Many people who file bankruptcy only need to go through proceedings once to reorganize their finances. Yet, you may find yourself in dire financial straits after your initial filing. Bills may have kept piling up, and your income might not have kept pace with your expenses. Through no fault of your own, you might feel that you need to file bankruptcy again. While you can do so, it’s important to understand how and when.
Filing order matters
After you’ve filed bankruptcy once, you must wait for a certain period to file again. This window depends on which type of bankruptcy you filed before and which you will file this time. You may have begun by reducing or eliminating unsecured debts through Chapter 7 bankruptcy. If you have secured debts remaining, you can take care of them by filing Chapter 13 bankruptcy after your initial discharge. This arrangement is often called Chapter 20 bankruptcy. While it is not an actual form of bankruptcy, it can give you needed time to pay off a large amount of debt and help you retain certain assets.
Yet, you may have filed Chapter 13 bankruptcy initially. If you cannot pay certain debts and need to file Chapter 7, you must wait six years from the first filing date to do so. Yet, you can file sooner if you have eliminated all your unsecured debts, or at least 70% of them while demonstrating effort to repay the rest. If you plan on filing two Chapter 13 bankruptcies in a row, you will only need to wait two years before starting the process. But if you want to file two Chapter 7 bankruptcies in a row, you must wait eight years before beginning proceedings.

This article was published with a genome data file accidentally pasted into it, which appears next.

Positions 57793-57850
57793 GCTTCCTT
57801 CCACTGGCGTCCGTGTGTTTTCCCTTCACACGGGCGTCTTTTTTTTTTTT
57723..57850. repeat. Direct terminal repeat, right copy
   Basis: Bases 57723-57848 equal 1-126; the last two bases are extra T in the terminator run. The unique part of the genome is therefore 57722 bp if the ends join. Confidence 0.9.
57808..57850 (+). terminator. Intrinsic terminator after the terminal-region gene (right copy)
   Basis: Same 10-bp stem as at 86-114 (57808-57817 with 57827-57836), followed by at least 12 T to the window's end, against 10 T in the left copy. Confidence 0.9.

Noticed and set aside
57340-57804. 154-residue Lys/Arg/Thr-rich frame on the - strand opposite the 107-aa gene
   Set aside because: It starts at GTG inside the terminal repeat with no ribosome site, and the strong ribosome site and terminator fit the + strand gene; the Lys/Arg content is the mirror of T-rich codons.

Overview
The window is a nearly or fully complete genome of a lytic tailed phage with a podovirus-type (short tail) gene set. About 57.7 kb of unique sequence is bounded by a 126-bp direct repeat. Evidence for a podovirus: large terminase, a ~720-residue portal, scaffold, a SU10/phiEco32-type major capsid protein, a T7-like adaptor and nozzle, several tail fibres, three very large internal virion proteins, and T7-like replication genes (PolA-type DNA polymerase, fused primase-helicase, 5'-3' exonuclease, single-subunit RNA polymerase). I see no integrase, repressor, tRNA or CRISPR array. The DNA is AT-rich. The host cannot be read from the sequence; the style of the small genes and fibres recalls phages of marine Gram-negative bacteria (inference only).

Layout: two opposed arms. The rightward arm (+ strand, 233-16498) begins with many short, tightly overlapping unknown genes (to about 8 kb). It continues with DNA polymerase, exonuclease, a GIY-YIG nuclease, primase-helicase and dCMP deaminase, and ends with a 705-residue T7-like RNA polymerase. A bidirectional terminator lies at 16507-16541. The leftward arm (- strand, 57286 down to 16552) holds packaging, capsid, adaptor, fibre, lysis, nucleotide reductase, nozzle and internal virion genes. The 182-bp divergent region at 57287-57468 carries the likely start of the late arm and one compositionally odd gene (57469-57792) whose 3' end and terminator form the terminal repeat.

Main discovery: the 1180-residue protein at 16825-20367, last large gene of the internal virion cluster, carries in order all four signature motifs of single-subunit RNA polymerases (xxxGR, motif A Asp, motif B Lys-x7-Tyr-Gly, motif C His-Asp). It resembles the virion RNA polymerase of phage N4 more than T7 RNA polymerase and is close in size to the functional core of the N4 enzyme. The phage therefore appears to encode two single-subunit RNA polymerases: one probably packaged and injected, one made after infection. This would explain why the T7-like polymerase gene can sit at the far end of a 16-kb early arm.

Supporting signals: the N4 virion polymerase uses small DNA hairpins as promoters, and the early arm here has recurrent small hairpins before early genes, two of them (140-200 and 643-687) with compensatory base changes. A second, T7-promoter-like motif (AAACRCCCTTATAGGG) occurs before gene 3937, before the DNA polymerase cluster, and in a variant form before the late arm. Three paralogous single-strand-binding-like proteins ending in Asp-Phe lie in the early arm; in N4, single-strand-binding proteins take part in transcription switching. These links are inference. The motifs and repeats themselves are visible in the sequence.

No one wants to file multiple bankruptcies. But doing so may help you improve your economic situation in a manner that a single filing would not. An attorney with experience in bankruptcy law can help you understand the process.